Uttarakhand Flash Floods Caused By Water Released From Underground Glacial Lake At Northern Nanda Devi: IISc Team Rescue Operations in Uttarakhand (SDRF)

The flash floods in Uttarakhand’s Rishiganga valley on Sunday had left everyone wondering about the cause behind. The fragile ecology of the mountainous state has been scoured by many environmental disasters in the last decade.

Initial reports suggest that flash flood was caused due to breaking of Nanda Devi glacier. The observation was widely published by numerous news media and also supported by reconnaissance survey carried out by the Indian Air Force.

“We went deeper to see what happened under the surface,” Professor Anil Kulkarni, distinguished scientist, Divecha Centre for Climate Change at Indian Institute of Science, Bengaluru, was quoted as saying by Hindustan Times.

Kulkarni-led research team from the institute has concluded that instead, the release of water from an underground glacial lake led to flash floods and inundation in the valley.

The researchers used a new tool developed in IISc by them which is based on Laminar flow equation and surface slope; known as Himalayan Glacier Thickness Mapper (HIGHTHIM).

The tool was used successfully to map depressions below South Lhonak lake in Sikkim and further estimate the future expansion of the lake. It can be very useful to study disasters.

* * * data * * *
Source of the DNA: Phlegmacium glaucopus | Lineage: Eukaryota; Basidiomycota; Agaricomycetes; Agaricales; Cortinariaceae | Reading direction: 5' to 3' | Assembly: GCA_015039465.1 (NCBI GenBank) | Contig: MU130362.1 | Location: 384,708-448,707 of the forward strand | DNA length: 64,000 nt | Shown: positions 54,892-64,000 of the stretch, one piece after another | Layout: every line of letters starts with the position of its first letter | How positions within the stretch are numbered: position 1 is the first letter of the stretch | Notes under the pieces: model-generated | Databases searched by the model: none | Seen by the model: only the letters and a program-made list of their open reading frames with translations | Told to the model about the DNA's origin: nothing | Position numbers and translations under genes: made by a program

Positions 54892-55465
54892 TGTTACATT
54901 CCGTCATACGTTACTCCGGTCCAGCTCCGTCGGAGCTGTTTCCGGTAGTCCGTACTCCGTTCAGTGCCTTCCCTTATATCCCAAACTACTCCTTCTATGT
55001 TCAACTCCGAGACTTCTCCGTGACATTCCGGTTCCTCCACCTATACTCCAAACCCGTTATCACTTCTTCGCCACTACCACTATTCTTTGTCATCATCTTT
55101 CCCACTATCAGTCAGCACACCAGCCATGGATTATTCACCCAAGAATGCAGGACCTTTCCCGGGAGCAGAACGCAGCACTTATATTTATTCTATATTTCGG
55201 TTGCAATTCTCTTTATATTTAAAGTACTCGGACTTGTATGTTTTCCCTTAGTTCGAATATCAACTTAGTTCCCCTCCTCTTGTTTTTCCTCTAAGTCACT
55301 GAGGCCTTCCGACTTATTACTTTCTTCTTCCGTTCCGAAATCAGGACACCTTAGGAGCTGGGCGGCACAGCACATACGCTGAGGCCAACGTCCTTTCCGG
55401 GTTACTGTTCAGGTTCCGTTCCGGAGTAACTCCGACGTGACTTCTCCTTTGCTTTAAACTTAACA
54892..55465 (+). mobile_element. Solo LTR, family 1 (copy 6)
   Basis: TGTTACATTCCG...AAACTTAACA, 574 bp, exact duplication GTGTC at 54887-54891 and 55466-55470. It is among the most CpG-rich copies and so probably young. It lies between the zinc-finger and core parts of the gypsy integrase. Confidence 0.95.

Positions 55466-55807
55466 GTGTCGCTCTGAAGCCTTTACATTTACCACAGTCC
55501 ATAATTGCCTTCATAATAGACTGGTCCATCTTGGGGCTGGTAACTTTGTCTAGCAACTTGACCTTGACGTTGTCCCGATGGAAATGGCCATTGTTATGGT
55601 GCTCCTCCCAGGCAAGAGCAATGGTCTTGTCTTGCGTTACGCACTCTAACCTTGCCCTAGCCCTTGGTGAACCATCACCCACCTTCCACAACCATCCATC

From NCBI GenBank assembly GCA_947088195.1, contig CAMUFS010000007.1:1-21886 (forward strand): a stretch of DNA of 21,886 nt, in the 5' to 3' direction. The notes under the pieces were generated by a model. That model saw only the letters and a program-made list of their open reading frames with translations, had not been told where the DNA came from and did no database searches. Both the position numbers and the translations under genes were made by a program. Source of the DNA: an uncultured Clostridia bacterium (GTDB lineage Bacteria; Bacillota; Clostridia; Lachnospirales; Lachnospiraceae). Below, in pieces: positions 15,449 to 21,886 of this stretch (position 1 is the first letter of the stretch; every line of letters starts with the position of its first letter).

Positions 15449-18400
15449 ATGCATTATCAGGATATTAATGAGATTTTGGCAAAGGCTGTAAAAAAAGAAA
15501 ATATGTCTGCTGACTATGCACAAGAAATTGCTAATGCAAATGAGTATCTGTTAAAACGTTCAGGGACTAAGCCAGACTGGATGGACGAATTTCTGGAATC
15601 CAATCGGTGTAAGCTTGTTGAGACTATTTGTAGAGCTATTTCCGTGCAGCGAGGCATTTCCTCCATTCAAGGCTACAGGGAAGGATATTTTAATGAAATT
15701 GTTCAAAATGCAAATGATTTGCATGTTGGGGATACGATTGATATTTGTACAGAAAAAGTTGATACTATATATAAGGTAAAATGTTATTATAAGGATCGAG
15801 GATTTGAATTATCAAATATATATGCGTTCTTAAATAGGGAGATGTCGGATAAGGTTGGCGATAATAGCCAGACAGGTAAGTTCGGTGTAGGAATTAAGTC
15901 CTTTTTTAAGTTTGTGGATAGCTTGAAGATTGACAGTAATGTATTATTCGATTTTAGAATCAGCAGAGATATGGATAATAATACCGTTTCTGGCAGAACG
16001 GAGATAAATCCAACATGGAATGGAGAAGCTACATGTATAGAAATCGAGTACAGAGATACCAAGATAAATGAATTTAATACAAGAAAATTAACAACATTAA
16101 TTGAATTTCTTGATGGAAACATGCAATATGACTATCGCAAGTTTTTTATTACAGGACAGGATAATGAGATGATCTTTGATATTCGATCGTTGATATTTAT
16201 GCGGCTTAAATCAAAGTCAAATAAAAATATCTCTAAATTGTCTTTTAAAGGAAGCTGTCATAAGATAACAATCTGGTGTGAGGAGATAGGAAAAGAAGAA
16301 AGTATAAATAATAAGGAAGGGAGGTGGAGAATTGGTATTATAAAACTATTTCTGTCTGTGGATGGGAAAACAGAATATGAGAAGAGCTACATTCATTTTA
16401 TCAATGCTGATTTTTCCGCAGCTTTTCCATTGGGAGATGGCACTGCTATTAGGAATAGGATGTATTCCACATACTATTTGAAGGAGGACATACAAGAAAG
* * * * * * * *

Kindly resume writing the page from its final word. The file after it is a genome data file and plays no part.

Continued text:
The team used the tool to map depression in the bedrock below glacier ice in northern Nanda Devi, and the resulting images suggested a depression of 25ha upstream of the glacier terminus. The release of water from this underground glacial lake led to flash floods and inundation in the valley.

This underground lake has a capacity to store 4.5 million cubic metres of water. The lower part of the ablation zone (zone of the glacier which has melted or calved and formed a lake) is also receiving a significant amount of water from a tributary glacier located at the northern side of the Nanda Devi glacier.

“If this depression filled with water develops appropriate hydrostatic pressure, it can accelerate the lower part of the ablation zone, possibly releasing water from the underground lake. It could be the potential reason for the flash flood,” a note prepared by the IISC team said.

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